In her “Queer Theories” from 2005, Perko expands this field to include a political-strategic variant in which radically open people are included in the term. This includes gays, lesbians, bisexuals, intersexuals, asexuals, transgender people as well as cross-identities, non-identities and trans-identities. However, people of different origins, religions, skin colors as well as cyborgs, drags, cross-dressers and others are also included in their definition.

At the heart of the plural-queer variant is the endeavor to achieve the “greatest possible diversity of human forms of being and existence in their incompleteness”. Basically, the term encompasses everything outside the heteronormative idea of sexuality and the binary gender definitions of male and female.

According to Perko, it is an open concept that offers a wide range of possibilities for identification. It is linked by the idea that the prevailing social heteronormativity is questioned and dissolved. People should be able to live their lives with diverse forms of sexual orientations and gender identities free from norms.

Queer history and politics

The term queer was used worldwide, but specifically in the USA, as a slur for homosexuals and non-binary people. The meaning was roughly equated with “fake, weird, peculiar, questionable, suspect, crazy”.

In the late 1980s and early 1990s, people within the LGBTQ+ scene used the term more and more for themselves, so that they succeeded in giving the word a new, positive meaning. Since then, the word has been used to describe the scene and the political movement within the LGBTQ+ community.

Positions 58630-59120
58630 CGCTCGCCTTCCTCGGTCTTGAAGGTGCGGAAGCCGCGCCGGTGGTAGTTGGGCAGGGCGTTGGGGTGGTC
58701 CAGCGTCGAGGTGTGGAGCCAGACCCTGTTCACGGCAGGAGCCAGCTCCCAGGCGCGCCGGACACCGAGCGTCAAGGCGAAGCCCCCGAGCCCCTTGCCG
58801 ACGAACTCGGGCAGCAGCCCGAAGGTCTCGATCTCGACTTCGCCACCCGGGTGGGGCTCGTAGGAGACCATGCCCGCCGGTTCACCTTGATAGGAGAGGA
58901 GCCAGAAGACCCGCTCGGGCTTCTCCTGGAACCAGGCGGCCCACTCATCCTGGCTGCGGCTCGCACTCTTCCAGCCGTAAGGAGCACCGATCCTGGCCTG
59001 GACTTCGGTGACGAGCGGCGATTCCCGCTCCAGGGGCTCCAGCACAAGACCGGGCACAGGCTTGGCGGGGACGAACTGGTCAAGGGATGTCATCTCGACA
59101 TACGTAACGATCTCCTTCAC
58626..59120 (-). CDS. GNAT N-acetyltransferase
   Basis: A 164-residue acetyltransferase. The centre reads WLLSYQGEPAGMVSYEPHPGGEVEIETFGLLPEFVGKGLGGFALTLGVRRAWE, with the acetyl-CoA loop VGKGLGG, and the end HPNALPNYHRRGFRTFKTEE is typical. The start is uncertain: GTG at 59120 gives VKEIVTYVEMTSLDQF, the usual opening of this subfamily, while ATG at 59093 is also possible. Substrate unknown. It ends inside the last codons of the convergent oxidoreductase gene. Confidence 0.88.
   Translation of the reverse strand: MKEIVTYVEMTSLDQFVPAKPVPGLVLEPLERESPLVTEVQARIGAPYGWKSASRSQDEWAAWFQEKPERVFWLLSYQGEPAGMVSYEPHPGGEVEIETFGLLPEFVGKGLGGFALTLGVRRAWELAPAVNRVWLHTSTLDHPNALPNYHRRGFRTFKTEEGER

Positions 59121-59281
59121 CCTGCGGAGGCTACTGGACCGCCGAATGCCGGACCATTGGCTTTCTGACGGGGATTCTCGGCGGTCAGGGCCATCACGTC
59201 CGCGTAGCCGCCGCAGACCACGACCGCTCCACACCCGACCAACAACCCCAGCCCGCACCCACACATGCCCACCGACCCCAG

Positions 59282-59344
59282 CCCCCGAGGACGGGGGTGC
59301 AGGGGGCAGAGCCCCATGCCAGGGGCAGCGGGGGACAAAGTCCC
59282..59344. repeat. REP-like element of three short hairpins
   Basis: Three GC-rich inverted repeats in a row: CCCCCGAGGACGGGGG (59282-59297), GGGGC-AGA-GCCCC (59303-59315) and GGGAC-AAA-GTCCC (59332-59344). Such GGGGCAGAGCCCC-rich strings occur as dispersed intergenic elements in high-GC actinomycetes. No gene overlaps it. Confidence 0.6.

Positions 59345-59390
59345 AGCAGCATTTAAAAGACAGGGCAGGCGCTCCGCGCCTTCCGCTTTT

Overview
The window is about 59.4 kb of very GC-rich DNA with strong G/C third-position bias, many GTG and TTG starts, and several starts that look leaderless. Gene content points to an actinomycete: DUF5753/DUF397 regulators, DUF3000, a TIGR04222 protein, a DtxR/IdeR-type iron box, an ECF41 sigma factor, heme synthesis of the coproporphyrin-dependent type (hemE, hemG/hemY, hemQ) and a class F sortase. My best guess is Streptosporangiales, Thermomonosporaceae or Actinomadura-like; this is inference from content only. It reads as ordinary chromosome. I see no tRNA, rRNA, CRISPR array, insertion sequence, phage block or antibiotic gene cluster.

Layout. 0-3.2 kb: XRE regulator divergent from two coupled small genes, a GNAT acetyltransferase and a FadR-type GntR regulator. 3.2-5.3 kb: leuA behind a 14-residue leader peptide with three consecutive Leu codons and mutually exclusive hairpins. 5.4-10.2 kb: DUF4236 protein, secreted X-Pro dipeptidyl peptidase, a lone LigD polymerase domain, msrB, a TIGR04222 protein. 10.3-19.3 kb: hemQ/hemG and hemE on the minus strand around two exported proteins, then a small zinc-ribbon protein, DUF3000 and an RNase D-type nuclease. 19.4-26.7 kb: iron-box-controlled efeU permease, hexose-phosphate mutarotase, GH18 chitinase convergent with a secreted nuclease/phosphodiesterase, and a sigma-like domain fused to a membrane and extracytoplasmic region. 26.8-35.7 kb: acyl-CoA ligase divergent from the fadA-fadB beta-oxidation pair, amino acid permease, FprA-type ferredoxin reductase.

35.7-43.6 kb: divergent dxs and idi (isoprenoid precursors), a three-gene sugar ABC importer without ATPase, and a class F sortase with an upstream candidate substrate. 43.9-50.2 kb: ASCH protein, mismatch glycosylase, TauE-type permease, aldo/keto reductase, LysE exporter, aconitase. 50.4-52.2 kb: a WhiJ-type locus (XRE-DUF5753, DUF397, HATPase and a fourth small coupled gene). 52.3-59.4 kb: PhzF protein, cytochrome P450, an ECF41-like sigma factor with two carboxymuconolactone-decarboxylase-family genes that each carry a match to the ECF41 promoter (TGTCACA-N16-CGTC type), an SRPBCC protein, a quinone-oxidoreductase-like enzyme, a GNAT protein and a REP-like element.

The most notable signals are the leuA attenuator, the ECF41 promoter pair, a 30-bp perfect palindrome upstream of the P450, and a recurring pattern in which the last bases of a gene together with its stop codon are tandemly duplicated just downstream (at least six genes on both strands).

In the USA, the term queer has become established in political activism and social theory. For example, the term is now a defining element in the theories of post-structuralism, social history, discourse analysis and postmodernism. In addition, there are now separate academic fields based on the queer movement, such as queer theory, queer politics and queer studies.

What does “queer” have to do with BDSM?

“Queer” should therefore serve to make lifestyles that deviate from the heteronormative norm visible and criticize heteronormativity, the two-gender binary and lesbian and gay identity patterns. Because here too, despite deviant sexuality, people often only speak of two genders, while queer includes all genders. It should be noted that the main difference between gender and queer is that queer goes beyond gender identity and thus recognizes human diversity.

Queer has therefore become a political term, as it stands for social, historical and societal backgrounds. As such, it is an aspect of diversity policy and has the same inclusion standard as the integration of POC and people with disabilities. If you associate yourself with the term, you are indicating to a certain extent that you belong to a movement with social and political convictions.

Sex-positive, BDSM and queer go hand in hand in many ways, both denoting a sexual identity that is detached from gender, orientation and physical preferences. They all represent an inclusive community outside of the binary and heteronormative ideas. Although they include sexual preferences, they go beyond these and are equally attitudes, beliefs and communities.

As there are many people in the BDSM scene who at some point in their lives wanted to question and redefine their gender identity and/or sexual orientation, the word has also found its way into the BDSM community. In addition, there is a certain solidarity with and proximity to the LGBTQ+ movement, as BDSM inclinations – whether heteronormative or not – are considered similarly strange, questionable, crazy and followers have had to experience or fear similar discrimination. Many people also include BDSMers in the definition of queer because their sexual identity is different.